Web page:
Career Options

Sports Promotion and Entertainment

Choices are virtually limitless when selecting a career option in the sports and entertainment industries. Some specific fields to consider include event management and marketing, sports media, sports sponsorship, athlete services, sports commissions, sports lawyers, manufacturers and distribution of sports products, management of sports facilities and management of teams, leagues or college athletics.

Some examples of beginning jobs in account management include:

  • Account executive
  • Advertising and promotions manager
  • Brand marketing specialist
  • College and lifestyle marketing representative
  • Communications assistant
  • Communications coordinator
  • Community relations manager
  • Coordinator, market development
  • Copywriter
  • Event coordinator
  • Event project manager
  • Global brand manager
  • Group events specialist
  • Guest services ambassador
  • Licensing manager
  • Manager of advertising and promotions
  • Marketing analyst (new media)
  • Marketing coordinator
  • Membership services coordinator
  • Merchandising manager/director
  • Music partnerships manager
  • Player development coordinator
  • PR and events coordinator
  • Promotions coordinator
  • Promotional marketing consultant
  • Public relations specialist
  • Publicist
  • Publicity assistant
  • Publicity research coordinator
  • Regional promotion manager
  • Senior marketing analyst
  • Senior sponsorship strategy/account activation manager
  • Social media manager
  • Senior manager of global media, strategy and operations
  • Website writer

Here is a peek in to the job responsibilities of three types of promoters:

Sporting event promoters help plan, execute and handle post-event tasks associated with an event, spending many months preparing for a one-day or several-hour event. Sporting events are business activities that require planning, funding and, often, registration and sponsorship income. Depending on the type of event, a sports promoter will handle activities such as projecting attendance and revenues, visiting and selecting venues, creating a budget, selling sponsorships, overseeing marketing, handling site logistics and dealing with all of the business activities related to running an event.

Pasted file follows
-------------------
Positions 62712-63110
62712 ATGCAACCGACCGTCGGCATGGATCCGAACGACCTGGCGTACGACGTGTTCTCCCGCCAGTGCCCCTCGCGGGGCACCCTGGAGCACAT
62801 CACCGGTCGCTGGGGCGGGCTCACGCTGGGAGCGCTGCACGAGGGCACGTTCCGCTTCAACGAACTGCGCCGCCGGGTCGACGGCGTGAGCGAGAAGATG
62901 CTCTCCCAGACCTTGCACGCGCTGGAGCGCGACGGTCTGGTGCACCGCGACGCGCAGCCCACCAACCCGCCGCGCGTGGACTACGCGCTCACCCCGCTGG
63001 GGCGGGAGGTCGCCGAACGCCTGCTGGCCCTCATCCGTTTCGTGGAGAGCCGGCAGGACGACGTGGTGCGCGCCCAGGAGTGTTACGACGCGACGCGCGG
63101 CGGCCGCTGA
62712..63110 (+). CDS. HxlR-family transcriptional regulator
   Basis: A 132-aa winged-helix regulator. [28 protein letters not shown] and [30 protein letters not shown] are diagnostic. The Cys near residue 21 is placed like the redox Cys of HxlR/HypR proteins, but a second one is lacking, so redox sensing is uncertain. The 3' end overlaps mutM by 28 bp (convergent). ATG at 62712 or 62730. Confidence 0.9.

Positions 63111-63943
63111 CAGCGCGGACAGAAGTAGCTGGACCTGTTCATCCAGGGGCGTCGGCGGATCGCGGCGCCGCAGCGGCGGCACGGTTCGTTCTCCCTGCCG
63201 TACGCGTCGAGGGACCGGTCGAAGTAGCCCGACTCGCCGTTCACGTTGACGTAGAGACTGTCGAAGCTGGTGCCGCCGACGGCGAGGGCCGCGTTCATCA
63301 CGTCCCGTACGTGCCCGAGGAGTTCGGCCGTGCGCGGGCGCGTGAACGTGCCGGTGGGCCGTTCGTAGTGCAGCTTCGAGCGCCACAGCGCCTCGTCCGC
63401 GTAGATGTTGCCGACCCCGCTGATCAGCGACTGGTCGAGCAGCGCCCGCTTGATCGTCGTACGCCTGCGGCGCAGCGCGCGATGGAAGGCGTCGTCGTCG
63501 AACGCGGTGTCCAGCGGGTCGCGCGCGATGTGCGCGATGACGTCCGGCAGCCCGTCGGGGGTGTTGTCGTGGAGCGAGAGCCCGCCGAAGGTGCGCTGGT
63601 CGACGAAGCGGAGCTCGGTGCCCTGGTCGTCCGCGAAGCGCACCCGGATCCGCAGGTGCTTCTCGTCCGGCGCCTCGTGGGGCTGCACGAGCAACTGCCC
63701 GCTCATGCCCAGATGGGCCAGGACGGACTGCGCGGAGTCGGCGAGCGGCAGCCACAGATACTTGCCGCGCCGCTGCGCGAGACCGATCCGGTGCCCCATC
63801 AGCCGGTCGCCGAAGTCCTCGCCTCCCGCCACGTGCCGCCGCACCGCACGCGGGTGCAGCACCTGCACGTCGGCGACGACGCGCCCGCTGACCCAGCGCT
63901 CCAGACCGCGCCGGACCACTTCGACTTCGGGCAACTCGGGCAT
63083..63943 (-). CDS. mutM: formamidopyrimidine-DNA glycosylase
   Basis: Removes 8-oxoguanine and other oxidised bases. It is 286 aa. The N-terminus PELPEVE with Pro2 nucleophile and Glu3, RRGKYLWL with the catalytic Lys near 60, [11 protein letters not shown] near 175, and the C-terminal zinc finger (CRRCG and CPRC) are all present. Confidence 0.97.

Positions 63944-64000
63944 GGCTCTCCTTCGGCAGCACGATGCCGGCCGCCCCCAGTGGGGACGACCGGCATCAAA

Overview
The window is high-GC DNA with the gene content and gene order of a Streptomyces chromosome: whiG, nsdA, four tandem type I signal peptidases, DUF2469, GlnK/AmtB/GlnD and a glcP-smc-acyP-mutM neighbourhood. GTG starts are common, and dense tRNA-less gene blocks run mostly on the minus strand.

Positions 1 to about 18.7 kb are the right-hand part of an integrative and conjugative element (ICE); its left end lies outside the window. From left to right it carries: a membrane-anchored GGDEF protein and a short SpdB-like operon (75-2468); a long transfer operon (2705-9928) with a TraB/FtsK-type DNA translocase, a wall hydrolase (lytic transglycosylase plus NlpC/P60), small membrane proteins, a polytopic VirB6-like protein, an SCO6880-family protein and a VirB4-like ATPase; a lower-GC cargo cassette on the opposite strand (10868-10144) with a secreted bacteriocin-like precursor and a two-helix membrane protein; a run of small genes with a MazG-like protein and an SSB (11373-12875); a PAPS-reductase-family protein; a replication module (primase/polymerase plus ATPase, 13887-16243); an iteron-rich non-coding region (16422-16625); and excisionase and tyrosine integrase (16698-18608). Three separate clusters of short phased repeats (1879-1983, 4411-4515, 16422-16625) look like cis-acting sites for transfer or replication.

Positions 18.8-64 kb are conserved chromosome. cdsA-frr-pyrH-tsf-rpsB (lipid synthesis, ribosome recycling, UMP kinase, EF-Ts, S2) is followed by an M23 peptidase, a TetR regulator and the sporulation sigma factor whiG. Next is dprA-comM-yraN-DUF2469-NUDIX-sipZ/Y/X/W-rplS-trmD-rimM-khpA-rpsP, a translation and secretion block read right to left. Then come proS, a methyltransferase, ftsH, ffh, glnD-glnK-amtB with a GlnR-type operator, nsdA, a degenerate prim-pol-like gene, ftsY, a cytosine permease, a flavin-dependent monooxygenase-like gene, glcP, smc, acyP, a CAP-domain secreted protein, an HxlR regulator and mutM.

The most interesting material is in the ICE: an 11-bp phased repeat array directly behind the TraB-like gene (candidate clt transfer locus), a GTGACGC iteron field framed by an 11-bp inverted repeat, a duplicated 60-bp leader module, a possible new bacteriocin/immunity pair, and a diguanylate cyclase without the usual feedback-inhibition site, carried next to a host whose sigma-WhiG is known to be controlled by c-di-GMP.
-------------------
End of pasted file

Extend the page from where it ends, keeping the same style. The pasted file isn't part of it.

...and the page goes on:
Music promoters might work for musicians or for venues that produce live music shows. Their responsibilities could include helping performers reach their target audiences, as well as selling concert tickets, music recordings and band merchandise. Music promoters use promotional materials such as posters, fliers and websites to provide information to potential fans of specific venues or musicians. Promoters also might employ social networks and new media advertising methods. Other duties could include creating press packages and demo tapes. Music promoters might be called upon to draft marketing plans for a performer, band or venue and to manage the advertising budget. Agents and business managers of artists, performers and athletes — which can include music promoters — usually need a minimum of a bachelor’s degree. A career as a music promoter may be ideal for those interested in working on the business side of the music industry.
Entertainment promotion planners help clients put together events such as parties, conventions or conferences on a budget, all with as few obstacles as possible. A lot of the job is spent sitting at a desk negotiating prices, setting schedules, following up with clients and tracking event costs. The planner must be highly organized and capable of multitasking.